The Smart, Sensitive Violet Gets a Worthy Revival
Violet's curtain rose and fell Off-Broadway in 1998, when its composer, Jeanine Tesori, was still largely unknown. Now that Tesori's star has ascended, Violet's Broadway premiere gives renewed attention to one of the smartest, most sensitive book musicals to be written in the last two decades.
Set in 1964, the story follows Violet (Sutton Foster), a physically scarred young woman courted by a pair of soldiers, as she travels to seek healing from an evangelical preacher. Her ugly duckling tale dodges sentimentality with a grown-up attitude toward shame, love, and discovering adulthood, hallmarks of Tesori's work that are given poetic expression in Brian Crawley's book and lyrics.
Leigh Silverman directs the tightly paced production, which unfolds in a run-down bus station lovingly designed by David Zinn. The show's nearly two intermission-less hours never tire, and its cast is by turns virtuosic and in perfect harmony. Foster, always a hard-edged performer, presents a Violet who is emotionally steeled but desperate for release. Her stirring presence is the production's center of gravity, except when Joshua Henry and Rema Webb perform their scene-grabbing solos. Alexander Gemignani is tender and sympathetic as Violet's father, and Annie Golden is an unexpected delight in a pair of ensemble roles. What's truly rare about Violet, though, is that unlike most musical theater on Broadway these days, the show is so strong on its own, it doesn't need to rely on its first-rate cast to succeed.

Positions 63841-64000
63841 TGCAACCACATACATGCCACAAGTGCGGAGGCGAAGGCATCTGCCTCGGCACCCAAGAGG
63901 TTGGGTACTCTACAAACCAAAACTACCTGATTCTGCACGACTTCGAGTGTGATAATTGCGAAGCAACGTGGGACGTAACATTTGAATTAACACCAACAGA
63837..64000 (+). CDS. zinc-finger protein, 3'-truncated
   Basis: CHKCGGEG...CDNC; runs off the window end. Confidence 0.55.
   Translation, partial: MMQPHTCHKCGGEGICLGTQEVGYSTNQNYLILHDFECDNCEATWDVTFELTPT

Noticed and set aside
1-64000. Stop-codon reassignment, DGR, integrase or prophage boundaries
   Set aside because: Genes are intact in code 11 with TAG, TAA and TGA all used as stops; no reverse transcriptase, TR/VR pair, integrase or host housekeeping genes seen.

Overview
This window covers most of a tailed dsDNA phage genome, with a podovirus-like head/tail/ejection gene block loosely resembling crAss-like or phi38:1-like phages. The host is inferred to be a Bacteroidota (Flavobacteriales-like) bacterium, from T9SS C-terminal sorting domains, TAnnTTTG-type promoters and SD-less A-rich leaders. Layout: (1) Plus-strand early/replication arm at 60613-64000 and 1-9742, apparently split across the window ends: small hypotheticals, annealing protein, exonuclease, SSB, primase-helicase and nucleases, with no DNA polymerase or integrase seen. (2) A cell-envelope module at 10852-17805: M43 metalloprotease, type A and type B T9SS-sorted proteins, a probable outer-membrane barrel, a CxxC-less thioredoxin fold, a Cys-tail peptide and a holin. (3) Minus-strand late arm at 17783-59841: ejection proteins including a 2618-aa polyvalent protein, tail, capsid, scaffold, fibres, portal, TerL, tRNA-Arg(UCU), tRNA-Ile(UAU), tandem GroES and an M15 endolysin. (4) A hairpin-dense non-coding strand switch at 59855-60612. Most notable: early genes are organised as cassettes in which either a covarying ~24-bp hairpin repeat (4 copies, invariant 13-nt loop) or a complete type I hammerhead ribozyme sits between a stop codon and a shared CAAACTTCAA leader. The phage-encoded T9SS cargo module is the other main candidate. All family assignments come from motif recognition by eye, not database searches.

By Jeanine Tesori and Brian Crawley
American Airlines Theatre
227 West 42nd Street
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